The establishment of University Malaya in 1962 marked the birth of higher education in the country. Since then, Malaysia has witnessed a proliferation of universities and colleges offering a diverse range of academic programmes, enabling the public to pursue their pretertiary and tertiary education.
Today, Malaysia boasts a network of 20 public universities that cater to a wide spectrum of academic pursuits such as the Universiti Putra Malaysia, Universiti Teknologi Malaysia and Universiti Kebangsaan Malaysia.
Not only that, the role of Islamic universities such as the International Islamic University Malaysia, which integrates Islamic principles with various academic disciplines, also contributes to the development of Malaysia as a Muslim-majority country.
So far, Malaysia also has 36 polytechnics, 105 community colleges and over 50 private institutions which have carved their niches, offering programmes ranging from science and technology to arts and humanities.
TVET in Malaysia
Understanding the need to balance academic and technical skills development, technical education and training and vocational (better known as TVET) was implemented in the education system as a pathway for the less academically inclined students.
The aim of TVET is to serve different needs and expertise while ensuring inclusivity, with an objective to eventually complement the economy and fill the skills gap in the high-demand and technical industry. TVET is important to ensure the workforce and youth are equipped to fill the market needs.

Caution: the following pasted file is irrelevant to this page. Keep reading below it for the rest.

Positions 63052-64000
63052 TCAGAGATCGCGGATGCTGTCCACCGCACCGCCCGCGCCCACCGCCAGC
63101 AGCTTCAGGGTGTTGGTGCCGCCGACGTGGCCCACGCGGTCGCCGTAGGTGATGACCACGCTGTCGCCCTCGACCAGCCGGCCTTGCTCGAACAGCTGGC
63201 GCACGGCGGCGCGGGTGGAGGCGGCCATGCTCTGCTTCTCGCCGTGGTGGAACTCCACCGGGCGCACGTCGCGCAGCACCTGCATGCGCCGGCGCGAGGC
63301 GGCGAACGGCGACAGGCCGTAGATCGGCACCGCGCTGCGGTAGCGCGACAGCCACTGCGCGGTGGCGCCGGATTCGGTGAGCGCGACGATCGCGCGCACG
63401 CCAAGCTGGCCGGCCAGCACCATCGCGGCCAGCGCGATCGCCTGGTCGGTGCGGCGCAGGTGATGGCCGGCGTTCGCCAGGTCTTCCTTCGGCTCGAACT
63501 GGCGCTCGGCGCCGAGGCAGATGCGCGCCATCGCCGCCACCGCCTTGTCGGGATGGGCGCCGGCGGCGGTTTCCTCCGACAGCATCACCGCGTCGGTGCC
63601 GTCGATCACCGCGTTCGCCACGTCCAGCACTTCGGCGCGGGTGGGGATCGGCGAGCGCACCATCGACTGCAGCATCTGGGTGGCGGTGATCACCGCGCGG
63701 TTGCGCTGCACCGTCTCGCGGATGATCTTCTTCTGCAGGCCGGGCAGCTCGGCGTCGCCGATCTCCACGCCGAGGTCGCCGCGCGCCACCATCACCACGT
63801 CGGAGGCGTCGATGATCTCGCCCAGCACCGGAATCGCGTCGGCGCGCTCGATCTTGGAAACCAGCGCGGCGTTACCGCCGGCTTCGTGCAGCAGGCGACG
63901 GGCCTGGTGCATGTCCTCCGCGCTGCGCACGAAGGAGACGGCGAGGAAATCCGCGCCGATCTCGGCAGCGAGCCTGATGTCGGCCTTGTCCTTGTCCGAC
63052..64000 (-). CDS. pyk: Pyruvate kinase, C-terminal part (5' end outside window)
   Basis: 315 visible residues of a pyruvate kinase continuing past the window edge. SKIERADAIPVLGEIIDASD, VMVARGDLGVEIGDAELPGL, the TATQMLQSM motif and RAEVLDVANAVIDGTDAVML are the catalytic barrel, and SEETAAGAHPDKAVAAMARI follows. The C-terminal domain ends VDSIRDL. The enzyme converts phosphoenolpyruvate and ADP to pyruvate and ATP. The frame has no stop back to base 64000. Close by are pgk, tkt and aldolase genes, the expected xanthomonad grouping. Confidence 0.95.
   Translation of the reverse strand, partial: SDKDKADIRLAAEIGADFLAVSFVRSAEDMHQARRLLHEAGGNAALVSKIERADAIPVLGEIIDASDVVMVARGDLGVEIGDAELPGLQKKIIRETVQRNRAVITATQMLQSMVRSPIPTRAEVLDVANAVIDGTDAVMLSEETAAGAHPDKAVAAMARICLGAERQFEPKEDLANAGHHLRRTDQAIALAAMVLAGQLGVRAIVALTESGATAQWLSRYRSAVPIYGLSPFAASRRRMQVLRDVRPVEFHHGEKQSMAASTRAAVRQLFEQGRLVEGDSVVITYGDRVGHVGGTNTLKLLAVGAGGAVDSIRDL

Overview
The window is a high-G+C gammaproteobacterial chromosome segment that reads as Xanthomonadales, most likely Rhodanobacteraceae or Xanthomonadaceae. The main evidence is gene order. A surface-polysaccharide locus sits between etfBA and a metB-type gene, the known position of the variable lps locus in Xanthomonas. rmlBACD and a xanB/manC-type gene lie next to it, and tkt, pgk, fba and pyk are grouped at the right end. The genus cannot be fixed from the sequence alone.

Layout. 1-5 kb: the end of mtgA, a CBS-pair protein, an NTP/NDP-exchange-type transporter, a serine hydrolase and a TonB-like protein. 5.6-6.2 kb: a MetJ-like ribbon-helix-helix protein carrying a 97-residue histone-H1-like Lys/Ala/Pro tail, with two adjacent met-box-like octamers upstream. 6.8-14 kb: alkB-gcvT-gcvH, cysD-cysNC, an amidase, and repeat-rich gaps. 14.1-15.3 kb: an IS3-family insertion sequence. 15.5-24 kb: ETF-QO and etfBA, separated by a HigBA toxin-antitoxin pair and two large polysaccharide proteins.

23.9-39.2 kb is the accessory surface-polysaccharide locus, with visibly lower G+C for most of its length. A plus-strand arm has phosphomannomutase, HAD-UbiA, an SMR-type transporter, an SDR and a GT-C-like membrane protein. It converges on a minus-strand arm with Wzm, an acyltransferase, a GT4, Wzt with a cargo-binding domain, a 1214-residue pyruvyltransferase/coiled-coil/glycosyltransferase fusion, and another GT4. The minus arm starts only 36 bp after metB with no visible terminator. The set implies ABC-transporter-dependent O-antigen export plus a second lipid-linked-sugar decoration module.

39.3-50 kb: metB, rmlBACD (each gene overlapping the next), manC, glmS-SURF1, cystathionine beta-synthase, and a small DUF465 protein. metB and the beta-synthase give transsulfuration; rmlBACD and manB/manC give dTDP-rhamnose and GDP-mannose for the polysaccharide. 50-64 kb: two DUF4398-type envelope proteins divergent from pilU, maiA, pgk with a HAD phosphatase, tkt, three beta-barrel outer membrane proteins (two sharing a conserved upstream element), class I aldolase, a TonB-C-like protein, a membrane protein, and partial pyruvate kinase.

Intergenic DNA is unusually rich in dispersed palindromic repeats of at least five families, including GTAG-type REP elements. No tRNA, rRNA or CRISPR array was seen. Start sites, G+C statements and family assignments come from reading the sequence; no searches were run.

TVET was implemented in the education system in 1964 from the establishment of two public TVET institutions to provide skills train- ing to youths namely the Dusun Tua Youth and National Skills Institute and the Kuala Lumpur Industrial Training Institute.
To date, there are more than 500 public TVET institutions that offer a variety of TVET programmes for all levels of education nationwide. Through TVET, the graduates later have the opportunity to go to public or private universities and private skills training institutes or directly into the working world.
In recent years, there has been more focus on empowering TVET education as one of the major focuses in the country for talent employability and economic development.
On top of that, the current Economic Ministry recently announced a new programme called Academy in Industry (Ail) with a mission to enhance marketability and reduce the unemployment rate by implementing a reverse approach to this system.
It is allocating a budget of RM40 million and offering 20,000 school leavers to join the Ail programme this year for nine to 18 months of “on-the-job training” and upskilling to fill the gaps in the industry, especially in the technical and manufacturing sectors.
This programme is a collaboration with the participating companies, intended to support upskilling and enhance lives for the group keen to pursue the workforce straight after schooling without tertiary education.